There used to be a game on the 1990s hit TV show Gladiators called Gauntlet.
Keep-fit fanatics would pull on their sweat-bands to run through an alley patrolled by muscly glamazons.
Wolf, Trojan, Saracen and co would arm themselves with padded sticks and batter the living daylights out of a contender as they tried – usually in vain – to make it from one end to the other. Oh how I loved that programme.
Sadly, it’s been off our screens for a while but don’t fret – there’s a version of Gauntlet being played on a high street near you. The pugil sticks are now clipboards but the theory’s still the same.
A recent trip to Gosport’s High Street brought me into close contact with one set of market researchers and another set of charity collectors. And, as they strategically placed themselves a few metres apart in the centre of the precinct, it really did feel like we were about to play our own game of Gauntlet.
Now, I always wanted to go on Gladiators. But I’m older and unfitter than I was when it was on TV and my days of ducking and diving are long gone.
So I braced myself for the impending approach with a polite smile. Well-established armour (including a face that could sour lemons) usually means I only have to say ‘no thanks’ once.
But every now and again you meet a bouncy individual who won’t get the hint. You don’t want to be rude but, as they match their step to yours, it soon becomes annoying. Especially if you know you’ll need to run the gauntlet again to get back to your office.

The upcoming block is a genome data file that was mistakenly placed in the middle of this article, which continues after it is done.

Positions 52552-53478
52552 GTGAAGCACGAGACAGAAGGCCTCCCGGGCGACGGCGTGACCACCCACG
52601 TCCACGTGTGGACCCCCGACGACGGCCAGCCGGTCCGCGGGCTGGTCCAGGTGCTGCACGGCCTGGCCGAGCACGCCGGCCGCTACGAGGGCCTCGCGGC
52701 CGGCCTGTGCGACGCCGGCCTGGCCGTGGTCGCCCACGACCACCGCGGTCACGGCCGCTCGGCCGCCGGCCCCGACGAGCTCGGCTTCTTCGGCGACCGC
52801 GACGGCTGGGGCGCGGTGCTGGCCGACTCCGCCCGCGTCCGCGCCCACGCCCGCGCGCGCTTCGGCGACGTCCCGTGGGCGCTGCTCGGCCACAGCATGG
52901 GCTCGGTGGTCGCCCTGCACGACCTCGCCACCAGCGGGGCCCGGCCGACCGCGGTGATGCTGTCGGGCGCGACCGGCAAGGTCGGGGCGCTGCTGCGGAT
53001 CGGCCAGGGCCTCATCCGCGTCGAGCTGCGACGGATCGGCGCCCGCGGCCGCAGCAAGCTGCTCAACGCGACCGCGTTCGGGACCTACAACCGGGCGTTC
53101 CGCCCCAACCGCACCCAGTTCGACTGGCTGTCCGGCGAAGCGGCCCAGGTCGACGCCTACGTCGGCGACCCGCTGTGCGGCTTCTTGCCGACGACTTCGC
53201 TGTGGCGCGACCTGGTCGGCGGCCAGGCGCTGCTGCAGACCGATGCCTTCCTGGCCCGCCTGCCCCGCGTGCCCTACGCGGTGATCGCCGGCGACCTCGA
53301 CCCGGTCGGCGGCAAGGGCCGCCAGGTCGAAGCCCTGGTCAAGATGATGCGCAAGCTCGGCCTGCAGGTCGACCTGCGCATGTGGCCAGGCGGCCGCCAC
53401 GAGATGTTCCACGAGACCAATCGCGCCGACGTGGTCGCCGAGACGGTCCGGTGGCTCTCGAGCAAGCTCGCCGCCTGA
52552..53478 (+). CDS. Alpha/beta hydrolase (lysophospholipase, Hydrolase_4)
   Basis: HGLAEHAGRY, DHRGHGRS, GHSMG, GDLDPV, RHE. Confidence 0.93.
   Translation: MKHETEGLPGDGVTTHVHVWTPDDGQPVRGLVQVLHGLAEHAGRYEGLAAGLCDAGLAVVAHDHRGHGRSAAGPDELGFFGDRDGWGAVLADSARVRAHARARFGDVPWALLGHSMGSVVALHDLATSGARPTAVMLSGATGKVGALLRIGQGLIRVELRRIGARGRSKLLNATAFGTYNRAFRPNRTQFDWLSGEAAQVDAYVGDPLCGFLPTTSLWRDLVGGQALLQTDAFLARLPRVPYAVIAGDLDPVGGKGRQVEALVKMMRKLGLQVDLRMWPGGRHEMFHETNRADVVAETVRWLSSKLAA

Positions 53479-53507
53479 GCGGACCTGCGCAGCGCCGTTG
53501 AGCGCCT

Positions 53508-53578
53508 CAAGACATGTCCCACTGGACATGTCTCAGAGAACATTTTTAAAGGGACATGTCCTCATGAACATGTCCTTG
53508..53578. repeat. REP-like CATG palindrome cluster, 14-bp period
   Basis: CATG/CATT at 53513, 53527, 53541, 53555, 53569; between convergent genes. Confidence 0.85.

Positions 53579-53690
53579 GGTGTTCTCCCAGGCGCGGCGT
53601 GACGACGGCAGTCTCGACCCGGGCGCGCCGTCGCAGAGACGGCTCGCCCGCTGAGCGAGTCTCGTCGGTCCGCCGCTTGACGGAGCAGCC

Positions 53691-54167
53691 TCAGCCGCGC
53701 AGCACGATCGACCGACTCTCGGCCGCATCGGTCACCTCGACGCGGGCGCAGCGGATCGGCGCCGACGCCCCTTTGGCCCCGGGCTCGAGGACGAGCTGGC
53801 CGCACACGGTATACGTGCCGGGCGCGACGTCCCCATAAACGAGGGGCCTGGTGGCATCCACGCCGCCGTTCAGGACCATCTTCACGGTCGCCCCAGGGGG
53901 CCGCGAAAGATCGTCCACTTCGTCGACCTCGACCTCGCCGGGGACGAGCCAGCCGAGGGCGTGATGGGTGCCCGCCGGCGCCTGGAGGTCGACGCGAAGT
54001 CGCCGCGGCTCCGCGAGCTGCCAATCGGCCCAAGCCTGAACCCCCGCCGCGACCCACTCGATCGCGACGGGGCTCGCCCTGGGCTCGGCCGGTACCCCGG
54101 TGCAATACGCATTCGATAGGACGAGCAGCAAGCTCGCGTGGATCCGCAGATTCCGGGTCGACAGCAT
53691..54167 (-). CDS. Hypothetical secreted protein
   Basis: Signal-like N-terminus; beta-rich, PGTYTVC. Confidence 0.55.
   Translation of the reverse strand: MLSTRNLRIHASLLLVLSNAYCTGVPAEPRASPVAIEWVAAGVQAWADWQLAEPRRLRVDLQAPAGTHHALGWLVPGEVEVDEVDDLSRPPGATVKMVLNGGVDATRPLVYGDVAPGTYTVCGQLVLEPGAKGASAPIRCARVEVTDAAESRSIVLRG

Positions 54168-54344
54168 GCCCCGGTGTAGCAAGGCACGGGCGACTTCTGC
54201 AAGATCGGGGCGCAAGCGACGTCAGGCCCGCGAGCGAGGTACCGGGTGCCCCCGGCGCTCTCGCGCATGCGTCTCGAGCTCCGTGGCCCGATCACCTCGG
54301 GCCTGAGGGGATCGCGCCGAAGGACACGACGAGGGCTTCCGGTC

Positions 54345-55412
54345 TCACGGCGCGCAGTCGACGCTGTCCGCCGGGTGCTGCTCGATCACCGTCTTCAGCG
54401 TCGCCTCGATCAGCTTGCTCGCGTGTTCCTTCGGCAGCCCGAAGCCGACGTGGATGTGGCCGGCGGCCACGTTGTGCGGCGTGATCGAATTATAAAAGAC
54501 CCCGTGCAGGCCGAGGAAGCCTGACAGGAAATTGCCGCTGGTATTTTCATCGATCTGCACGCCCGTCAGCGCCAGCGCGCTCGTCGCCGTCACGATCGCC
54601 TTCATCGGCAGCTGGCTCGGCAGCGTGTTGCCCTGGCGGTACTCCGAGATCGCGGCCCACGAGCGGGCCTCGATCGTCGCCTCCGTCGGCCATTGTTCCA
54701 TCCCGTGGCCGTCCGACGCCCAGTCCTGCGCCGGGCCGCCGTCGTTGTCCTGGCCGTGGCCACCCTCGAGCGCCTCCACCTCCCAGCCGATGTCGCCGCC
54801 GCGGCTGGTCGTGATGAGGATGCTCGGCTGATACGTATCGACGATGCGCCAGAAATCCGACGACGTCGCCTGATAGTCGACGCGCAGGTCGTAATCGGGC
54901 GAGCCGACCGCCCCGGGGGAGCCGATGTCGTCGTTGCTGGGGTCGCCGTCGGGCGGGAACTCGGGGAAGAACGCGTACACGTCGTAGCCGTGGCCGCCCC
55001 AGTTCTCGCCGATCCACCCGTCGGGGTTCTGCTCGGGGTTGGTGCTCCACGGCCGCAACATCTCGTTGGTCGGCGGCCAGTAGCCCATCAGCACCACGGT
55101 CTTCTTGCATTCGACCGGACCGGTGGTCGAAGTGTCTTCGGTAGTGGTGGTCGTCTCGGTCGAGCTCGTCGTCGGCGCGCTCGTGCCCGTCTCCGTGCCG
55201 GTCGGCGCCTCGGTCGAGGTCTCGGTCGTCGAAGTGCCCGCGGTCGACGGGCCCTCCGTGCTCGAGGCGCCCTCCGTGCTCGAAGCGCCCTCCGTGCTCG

I know these people are only doing their jobs but do their bosses still believe this tactic works? I’ve never signed up to support a charity in this way, or allowed my personal details to be taken from a stranger with a rehearsed line in patter. And I resent being made to justify why I won’t stop to a bloke I don’t know who thinks calling me darlin’ will loosen my resolve.
Part of their training must involve coating them with Teflon. How else do they deal with the constant rejection?
One or two I can cope with, but when there’s more collectors than shops, you’re in trouble. And sadly, that’s often how Gosport feels.